The Realist Movement : Kate Chopin And Charlotte Perkins Gilman

1252 Words Feb 27th, 2015 6 Pages
In the late 19th century, many American writers, like Kate Chopin and Charlotte Perkins Gilman, for example, wrote in accordance with the literary Realist movement that became ever-popular during that time period. The Realist literary technique was based upon the accurate representation of daily life, encouraging writers to write about the problems and conditions surrounding them, using the language and dialect of ordinary people. This shift into Realist literature is often thought to be a revolt against the previously popular movement of Romanticism, in which authors wrote about idealized life, often with implausible conventions or supernatural events. According to William Harmon and Hugh Holman, "Where romanticists transcend the immediate to find the ideal, realists center their attention to a remarkable degree on the immediate, the here and now, the specific action, and the verifiable consequence" (A Handbook to Literature 428). After reading a few of the works of Kate Chopin and Charlotte Perkins Gilman, it was apparent to see how their works are often associated with the Realist movement in literary culture.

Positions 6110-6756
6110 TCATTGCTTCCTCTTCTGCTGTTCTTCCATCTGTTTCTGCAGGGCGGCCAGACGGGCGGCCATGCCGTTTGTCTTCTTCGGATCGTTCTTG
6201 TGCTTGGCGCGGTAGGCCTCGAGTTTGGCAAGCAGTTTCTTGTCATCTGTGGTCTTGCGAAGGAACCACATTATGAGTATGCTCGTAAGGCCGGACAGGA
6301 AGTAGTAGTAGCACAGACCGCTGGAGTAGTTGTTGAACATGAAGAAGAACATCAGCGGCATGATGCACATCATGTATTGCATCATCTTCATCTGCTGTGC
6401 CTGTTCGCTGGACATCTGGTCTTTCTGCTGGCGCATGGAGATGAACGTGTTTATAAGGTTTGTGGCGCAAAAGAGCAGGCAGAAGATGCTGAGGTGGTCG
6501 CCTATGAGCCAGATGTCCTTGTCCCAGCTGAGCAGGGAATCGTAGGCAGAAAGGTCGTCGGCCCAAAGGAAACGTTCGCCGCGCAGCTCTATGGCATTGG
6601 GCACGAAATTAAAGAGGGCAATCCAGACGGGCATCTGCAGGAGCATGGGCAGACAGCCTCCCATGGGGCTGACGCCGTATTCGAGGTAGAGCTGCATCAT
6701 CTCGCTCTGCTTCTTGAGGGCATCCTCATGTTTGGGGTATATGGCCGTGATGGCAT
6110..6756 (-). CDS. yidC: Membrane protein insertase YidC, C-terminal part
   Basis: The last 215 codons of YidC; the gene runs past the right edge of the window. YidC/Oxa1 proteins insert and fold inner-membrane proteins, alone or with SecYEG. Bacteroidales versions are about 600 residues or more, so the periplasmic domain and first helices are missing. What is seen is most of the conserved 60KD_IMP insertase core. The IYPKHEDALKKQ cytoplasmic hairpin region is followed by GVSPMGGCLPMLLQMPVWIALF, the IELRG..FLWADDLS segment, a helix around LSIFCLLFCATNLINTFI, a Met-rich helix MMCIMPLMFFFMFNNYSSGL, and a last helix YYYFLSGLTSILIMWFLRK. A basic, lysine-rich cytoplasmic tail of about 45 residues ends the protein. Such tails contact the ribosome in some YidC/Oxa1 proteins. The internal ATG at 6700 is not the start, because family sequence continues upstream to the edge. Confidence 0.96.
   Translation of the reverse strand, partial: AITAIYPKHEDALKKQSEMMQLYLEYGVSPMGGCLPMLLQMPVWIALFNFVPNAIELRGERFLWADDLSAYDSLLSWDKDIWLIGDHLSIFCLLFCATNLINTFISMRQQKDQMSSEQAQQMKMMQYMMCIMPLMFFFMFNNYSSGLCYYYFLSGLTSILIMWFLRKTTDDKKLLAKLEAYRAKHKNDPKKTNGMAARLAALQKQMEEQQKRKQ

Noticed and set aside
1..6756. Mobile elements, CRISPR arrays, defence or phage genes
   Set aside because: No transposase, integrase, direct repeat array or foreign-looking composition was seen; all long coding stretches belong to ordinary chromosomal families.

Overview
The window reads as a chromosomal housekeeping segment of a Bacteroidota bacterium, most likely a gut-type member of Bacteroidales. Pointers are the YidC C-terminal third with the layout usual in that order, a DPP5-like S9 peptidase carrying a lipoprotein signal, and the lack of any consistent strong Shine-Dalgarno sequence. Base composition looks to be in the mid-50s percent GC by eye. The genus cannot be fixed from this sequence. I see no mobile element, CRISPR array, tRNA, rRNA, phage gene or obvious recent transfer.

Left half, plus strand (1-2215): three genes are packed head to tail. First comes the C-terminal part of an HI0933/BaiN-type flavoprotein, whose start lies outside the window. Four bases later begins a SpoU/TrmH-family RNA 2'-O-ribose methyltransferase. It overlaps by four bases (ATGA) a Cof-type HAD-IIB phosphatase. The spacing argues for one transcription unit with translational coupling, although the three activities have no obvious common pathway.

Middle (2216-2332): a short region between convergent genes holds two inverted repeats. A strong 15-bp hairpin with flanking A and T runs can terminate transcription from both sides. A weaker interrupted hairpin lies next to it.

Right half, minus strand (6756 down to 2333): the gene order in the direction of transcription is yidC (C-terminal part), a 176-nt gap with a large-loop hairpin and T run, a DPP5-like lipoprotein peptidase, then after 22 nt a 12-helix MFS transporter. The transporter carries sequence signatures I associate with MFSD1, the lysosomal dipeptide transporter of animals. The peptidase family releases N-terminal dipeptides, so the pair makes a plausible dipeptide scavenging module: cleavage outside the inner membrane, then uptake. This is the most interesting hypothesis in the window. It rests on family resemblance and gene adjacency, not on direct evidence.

Kate Chopin, who admired many French writers (like Guy de Maupassant), could say the same of her own writing as she said of Maupassant’s: “[He] looked out upon life through his own being and with his own eyes, […] and in a direct and simple way, told us what us he saw.” (The Norton Anthology of American Literature 550). Kate Chopin wrote in somewhat of a simple…

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